According to the Oregon Health Authority, the death toll from COVID-19 is unchanged from yesterday and remains at 164. Oregon reported 114 new confirmed and presumptive cases of COVID-19 as of 12:01 a.m. today, bringing the state total to 4,922. The new confirmed and presumptive COVID-19 cases for today are in the following counties: Clackamas (13), Hood River (3), Jefferson (1), Klamath (1), Lane (1), Lincoln (61), Marion (8), Multnomah (16), Umatilla (8), and Washington (2). The high number in Lincoln County is related to an outbreak at Pacific Seafood. An outbreak of seven cases of COVID-19 has been reported at the berry freeze-drying facility at Chaucer Foods in Forest Grove.
Despite public pressure from Senator Bernie Sanders, the Trump Administration will not commit to the free distribution of any viable coronavirus vaccination. According to Reuters, "A team of British scientists developing a coronavirus vaccine has set up a special company to distribute it if they are successful, rather than partnering with a big pharmaceutical company, to ensure access for the world’s poorest. The scientists from London’s Imperial College hope to bring a low-cost vaccine to the world early next year via a social enterprise — a company that seeks to do good as well as making a profit." The article quotes Simon Hepworth, director of business at the college, saying “Right now we think the focus should be on how to solve the problem rather than how to make money out of it...Social enterprise fits with our mission - applying scientific discoveries for the benefit of society.”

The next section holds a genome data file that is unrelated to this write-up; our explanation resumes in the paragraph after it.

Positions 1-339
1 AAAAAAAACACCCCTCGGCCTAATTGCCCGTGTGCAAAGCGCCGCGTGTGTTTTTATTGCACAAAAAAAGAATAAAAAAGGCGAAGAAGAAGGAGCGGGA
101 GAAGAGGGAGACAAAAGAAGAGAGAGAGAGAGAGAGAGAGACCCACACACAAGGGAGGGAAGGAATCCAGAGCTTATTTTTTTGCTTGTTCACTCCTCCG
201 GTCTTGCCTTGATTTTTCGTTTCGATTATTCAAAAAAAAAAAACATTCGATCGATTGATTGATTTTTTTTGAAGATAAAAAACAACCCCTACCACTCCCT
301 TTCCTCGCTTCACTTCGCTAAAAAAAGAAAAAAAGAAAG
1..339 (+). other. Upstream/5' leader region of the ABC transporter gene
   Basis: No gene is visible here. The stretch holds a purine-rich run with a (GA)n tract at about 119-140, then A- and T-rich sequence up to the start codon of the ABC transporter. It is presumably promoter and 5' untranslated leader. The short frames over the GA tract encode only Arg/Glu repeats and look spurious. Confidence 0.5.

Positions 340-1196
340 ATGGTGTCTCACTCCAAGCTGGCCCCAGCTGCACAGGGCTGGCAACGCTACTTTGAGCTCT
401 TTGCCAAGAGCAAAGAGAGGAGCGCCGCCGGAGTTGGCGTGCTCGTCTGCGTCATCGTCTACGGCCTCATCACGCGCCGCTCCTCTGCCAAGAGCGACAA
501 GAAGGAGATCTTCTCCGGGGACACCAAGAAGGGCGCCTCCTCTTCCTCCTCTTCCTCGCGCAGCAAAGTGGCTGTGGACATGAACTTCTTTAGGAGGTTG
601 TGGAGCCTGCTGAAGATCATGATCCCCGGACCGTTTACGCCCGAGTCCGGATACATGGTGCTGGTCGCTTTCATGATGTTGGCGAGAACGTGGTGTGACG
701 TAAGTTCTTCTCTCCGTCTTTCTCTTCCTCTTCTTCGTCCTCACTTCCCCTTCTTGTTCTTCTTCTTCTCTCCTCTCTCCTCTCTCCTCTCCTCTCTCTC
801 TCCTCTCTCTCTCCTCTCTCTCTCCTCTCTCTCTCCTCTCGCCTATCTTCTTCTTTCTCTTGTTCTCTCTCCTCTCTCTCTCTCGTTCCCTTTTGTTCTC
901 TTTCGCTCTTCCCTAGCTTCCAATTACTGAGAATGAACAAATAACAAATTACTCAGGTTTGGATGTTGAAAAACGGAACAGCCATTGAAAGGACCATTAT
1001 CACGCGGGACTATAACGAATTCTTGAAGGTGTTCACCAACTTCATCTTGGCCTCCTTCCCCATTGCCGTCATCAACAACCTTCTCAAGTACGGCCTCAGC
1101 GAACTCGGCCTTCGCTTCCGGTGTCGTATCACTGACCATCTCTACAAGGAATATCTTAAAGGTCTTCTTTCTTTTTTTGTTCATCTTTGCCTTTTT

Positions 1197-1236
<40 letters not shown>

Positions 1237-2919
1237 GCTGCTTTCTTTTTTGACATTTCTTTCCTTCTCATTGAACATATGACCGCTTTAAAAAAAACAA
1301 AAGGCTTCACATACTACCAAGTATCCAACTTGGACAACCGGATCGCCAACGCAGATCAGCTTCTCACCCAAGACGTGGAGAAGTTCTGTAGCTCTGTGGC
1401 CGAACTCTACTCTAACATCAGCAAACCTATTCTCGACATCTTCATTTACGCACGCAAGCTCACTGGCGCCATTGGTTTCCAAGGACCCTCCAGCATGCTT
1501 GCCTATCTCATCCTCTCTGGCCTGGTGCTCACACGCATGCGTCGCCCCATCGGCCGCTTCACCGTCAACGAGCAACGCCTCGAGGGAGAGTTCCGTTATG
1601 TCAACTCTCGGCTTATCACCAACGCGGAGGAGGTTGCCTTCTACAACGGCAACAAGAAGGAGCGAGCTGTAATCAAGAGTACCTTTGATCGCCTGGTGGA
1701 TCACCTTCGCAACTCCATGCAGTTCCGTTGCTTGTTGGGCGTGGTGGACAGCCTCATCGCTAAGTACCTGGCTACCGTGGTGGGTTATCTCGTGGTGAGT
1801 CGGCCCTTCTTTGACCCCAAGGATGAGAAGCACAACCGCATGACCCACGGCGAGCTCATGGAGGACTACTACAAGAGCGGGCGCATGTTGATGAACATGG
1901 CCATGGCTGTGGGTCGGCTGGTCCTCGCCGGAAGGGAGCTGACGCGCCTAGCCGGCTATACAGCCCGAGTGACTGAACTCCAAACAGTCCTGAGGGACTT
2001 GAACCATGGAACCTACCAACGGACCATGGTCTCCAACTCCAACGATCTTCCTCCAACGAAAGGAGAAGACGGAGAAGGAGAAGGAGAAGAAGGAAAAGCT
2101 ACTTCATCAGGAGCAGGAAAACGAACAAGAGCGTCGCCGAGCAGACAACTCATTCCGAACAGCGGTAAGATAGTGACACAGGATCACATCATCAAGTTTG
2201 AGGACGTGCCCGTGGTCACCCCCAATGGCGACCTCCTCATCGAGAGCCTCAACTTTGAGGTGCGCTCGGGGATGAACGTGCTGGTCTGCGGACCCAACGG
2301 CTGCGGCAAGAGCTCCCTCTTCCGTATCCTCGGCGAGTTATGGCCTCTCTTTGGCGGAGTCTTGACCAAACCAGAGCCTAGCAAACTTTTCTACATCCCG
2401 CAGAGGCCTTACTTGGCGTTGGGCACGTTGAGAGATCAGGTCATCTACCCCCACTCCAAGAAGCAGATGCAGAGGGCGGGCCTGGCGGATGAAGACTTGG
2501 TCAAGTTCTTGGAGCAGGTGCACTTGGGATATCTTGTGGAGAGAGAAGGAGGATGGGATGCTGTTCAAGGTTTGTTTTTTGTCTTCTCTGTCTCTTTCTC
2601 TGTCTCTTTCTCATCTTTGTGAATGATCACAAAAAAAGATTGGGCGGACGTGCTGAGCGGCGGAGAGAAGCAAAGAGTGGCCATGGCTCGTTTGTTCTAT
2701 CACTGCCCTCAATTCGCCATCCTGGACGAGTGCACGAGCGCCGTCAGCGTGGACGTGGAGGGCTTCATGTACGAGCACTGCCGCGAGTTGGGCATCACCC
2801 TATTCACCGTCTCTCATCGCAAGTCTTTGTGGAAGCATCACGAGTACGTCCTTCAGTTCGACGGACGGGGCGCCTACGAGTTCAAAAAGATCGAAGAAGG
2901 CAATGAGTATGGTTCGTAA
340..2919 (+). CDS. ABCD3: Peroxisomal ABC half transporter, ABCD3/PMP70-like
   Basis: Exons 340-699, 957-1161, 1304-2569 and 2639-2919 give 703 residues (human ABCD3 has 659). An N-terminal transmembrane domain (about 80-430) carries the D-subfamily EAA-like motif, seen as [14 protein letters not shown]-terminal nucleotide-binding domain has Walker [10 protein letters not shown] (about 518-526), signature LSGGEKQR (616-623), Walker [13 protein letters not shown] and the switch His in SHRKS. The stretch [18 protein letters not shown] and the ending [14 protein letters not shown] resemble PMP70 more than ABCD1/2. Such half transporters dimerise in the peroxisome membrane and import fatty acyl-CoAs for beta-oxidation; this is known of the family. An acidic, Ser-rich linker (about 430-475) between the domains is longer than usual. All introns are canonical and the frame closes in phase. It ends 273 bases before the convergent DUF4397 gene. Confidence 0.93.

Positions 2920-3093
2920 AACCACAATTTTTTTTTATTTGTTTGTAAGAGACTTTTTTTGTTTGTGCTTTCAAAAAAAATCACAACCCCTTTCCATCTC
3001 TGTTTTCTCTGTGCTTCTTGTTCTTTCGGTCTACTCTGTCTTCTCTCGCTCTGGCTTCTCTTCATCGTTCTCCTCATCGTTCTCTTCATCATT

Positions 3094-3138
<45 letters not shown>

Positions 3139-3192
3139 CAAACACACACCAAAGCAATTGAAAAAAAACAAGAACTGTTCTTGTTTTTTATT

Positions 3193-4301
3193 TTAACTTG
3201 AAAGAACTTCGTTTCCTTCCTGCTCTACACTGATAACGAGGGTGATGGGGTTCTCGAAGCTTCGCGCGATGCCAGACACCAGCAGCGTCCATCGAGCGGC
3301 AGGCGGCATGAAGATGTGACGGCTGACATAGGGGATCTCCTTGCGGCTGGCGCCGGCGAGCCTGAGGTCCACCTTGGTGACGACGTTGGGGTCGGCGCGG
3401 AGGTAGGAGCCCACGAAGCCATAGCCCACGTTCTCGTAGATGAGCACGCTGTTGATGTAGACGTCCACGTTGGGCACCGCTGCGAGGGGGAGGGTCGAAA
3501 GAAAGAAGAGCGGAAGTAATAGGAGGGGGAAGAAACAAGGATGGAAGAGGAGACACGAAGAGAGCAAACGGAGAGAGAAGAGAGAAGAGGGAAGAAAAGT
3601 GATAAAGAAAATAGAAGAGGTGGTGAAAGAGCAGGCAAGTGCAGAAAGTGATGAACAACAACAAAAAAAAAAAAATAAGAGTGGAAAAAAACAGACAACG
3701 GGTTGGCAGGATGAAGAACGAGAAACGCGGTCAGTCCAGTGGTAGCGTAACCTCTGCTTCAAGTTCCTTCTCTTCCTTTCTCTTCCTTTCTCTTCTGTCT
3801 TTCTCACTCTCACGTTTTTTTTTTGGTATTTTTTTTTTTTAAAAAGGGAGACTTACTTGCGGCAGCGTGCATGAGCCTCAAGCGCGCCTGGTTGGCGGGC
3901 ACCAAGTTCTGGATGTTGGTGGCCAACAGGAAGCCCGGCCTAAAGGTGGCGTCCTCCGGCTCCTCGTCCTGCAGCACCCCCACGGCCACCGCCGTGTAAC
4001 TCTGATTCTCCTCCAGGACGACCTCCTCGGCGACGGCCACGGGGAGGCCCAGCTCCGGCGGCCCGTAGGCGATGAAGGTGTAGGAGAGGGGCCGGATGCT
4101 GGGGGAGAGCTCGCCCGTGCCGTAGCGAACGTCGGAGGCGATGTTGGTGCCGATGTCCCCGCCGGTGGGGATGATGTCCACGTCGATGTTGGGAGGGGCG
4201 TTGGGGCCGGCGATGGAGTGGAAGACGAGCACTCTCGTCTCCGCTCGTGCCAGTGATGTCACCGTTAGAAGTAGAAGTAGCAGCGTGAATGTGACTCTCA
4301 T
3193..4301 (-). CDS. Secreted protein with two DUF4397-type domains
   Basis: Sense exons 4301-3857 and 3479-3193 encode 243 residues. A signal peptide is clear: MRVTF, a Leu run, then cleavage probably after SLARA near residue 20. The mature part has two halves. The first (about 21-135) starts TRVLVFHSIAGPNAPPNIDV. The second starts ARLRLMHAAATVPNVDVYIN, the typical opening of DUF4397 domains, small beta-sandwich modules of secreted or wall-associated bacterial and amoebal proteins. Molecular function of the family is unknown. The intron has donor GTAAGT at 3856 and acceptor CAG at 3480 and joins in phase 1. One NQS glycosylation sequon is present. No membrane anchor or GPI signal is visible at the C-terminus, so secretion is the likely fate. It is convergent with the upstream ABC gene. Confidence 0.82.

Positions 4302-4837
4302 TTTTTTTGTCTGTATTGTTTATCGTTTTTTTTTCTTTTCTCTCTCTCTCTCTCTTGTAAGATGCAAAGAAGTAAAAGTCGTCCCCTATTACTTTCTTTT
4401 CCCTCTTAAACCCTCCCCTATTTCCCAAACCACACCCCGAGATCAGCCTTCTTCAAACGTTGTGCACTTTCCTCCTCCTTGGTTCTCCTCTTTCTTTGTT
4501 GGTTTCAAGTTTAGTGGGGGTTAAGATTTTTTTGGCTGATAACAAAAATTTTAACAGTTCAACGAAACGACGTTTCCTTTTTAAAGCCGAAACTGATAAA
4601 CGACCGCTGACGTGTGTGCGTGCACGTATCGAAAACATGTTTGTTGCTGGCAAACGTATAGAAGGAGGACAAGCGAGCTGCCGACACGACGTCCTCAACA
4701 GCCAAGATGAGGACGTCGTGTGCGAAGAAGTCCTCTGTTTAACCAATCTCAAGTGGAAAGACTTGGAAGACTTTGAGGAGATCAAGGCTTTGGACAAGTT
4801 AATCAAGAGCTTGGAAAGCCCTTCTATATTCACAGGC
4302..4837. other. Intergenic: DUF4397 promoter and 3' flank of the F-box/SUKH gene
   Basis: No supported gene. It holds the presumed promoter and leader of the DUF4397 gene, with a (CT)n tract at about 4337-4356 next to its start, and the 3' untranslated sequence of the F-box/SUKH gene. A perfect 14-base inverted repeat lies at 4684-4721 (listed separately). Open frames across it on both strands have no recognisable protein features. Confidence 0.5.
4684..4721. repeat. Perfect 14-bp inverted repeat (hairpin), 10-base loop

The Arab League has issued a statement reported on Radio Havana reaffirming its opposition to the Israeli regime’s looming controversial plan to annex parts of the occupied West Bank, saying the “reprehensible and illegal” move amounts to a war crime against Palestinians.
The statement was issued on he 53rd anniversary of Nakba (Setback) Day, which is commemorated every year on June 5 and marks the displacement of the Palestinian people after Israel prevailed in the 1967 Six-Day War. The establishment of an independent Palestinian state with Jerusalem al-Quds as its capital is the primary goal of the entire Arab world, they said, and the region would never enjoy stability otherwise.
The Arab League also lambasted the U.S. administration of President Donald Trump for providing unprecedented support to the Tel Aviv regime, and allowing it to press ahead with its settlement expansion policies and acts of aggression in the occupied Palestinian land.
The Arab League warned that Israel’s annexation plan poses a threat to international peace and security, stressing the need for effective measures to force the Tel Aviv regime to abide by the international law.
Israeli Prime Minister Benjamin Netanyahu, who was sworn into office for another term on May 17, has set July 1 for the start of cabinet discussions on extending Israeli sovereignty over settlements in the West Bank and the Jordan Valley.
In response to Israel’s decision, Palestinian President Mahmoud Abbas declared the end of all agreements signed with Israel and the United States on May 19.
You've been listening to the KBOO afternoon news update, I'm Theresa Mitchell.